In her 2014 Pulitzer Prize winning book The Sixth Extinction: An Unnatural History she explains that the Earth is in the midst of a man-made sixth extinction, chronicling previous mass extinction events, and comparing them to the accelerated, widespread extinctions of our present time. In a July 2014 interview on The Daily Show with John Stewart promoting the book at the end they both acknowledge a kind of despair:

Unfortunately, in 2018 in both the U.S. and China formal findings have been made that we have "locked in warming" of 4°± Celsius most likely within 60 years.

Under the direction of the Trump Administration the National Highway Traffic Safety Administration (NHTSA) with the cooperation of the U.S. Environmental Protection Agency (EPA) and the U.S. Department of Energy (DOE) issued aDraft Environmental Impact Statement (DEIS) for the Safer Affordable Fuel-Efficient (SAFE) Vehicles Rule for Model Year 2021–2026 Passenger Cars and Light Trucks proposing reduced average fuel economy standards for those vehicles.

The DEIS has determined that the draft official policy of the United States government will be acceptance of a near worst case scenario, a 4.387°C (7.876°F) global temperature rise since 1880 by 2100. That is because any lesser scenario would require deep cuts in carbon emissions to avoid this drastic warming. A lesser scenario “would require substantial increases in technology innovation and adoption compared to today’s levels...which is not currently technologically feasible or economically feasible.”

In May 2018 a collaborative research team from China published a new analysis that shows the Earth's climate would increase by 4 °C, compared to pre-industrial levels, most likely by 2084. They found that most of the models projected an increase of 4°C as early as 2064 and as late as 2095, with 2084 appearing as the median year.

"Our ultimate goal is to provide a comprehensive picture of the mean and extreme climate changes associated with higher levels of global warming based on state-of-the art climate models, which is of high interest to the decision-makers and the public," said Dabang Jiang, a senior researcher at the Institute of Atmospheric Physics of the Chinese Academy of Sciences.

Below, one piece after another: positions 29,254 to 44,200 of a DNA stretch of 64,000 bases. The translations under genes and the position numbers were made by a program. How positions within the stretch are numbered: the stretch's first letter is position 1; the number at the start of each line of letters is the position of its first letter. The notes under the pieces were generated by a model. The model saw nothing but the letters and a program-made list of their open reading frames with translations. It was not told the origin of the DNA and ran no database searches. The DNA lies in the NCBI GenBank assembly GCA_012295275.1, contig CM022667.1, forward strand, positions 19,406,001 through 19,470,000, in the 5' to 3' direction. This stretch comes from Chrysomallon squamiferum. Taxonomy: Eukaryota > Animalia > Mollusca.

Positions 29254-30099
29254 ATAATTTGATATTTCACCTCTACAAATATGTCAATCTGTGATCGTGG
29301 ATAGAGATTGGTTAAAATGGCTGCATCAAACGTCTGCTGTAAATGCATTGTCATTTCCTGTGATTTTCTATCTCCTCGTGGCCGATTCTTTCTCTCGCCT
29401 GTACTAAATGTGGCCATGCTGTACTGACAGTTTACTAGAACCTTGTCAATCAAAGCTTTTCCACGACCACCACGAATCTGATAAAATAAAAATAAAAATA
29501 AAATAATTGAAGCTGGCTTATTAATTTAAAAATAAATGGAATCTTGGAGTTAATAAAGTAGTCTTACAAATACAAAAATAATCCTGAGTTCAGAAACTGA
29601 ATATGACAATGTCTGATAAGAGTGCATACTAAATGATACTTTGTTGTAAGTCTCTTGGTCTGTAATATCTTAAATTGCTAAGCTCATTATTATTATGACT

Perhaps some would want to dismiss both government agencies as being too pessimistic. The problem is in 1995, now 26 years ago, then Vice-President Gore reflected on his experienced reality in a 1995 New York Times article:

    "We are in an unusual predicament as a global civilization," Al Gore said when I interviewed him early in his Vice Presidency. "The maximum that is politically feasible, even the maximum that is politically imaginable right now, still falls short of the minimum that is scientifically and ecologically necessary."

In other words, as Kobert outlined in The Sixth Extinction: An Unnatural History various species have already gone extinct. Others are adapting, doing things like moving to higher elevations. But they haven't experienced anything close to the impacts of an increase of 4°C which will strain every species including humans.

All of which should lead us back 90 years to the Dust Bowl Era pictured at the beginning of this post.

In his 1933 novel To A God Unknown, John Steinbeck tells an allegorical tale of the California experience. The protagonist, Joseph, comes to California to create his future. He discovers a place of apparent wealth and promise. And indeed he appears to be achieving all that he dreams. But over time, tragedies strike and a drought undoes his life work.

Late 19th and early 20th Century immigrants to Californian hadn't read To A God Unknown. Instead they believed that water was an endless resource of wealth for future Californians. Unfortunately that wasn't true. It was Johnny Carson who observed that California has four seasons: Fire, Earthquake, Flood, and Drought. But mid-20th Century Californians didn't hear that.

Lands that once were orchards in Southern California. the San Francisco Peninsula, and Santa Clara County, and farms in the Central Valley became subdivisions of housing for large populations, urban/suburban populations that were now dependent upon that water for human consumption competing with the remaining agricultural interests. In 2009 the Southern San Joaquin Valley became the first area in the State to suffer significantly from the return of centuries of drought that received intermittent decades of relief.

No one can say we weren't warned.

Saturday, May 29, 2021

Gray Whales threatened as Biden and Newsom push huge Pacific Coast wind farm developments

If you follow the news you learned that President Biden and Governor Newsom have successfully added planning for wind turbines to the Pacific Coast (see The Sacramento Bee headline clipping to the right).

Commercial offshore wind farms are proposed in a 399-square-mile area in Morro Bay along central California and another area off the coast of Humboldt in Northern California.

“This is a breakthrough that will allow the siting of offshore wind in the Pacific Ocean,” said White House climate adviser Gina McCarthy.

Governor Gavin Newsom called the proposal "historic" noting: “Developing offshore wind to produce clean, renewable energy could be a game changer to achieving California’s clean energy goals and addressing climate change — all while bolstering the economy and creating new jobs.”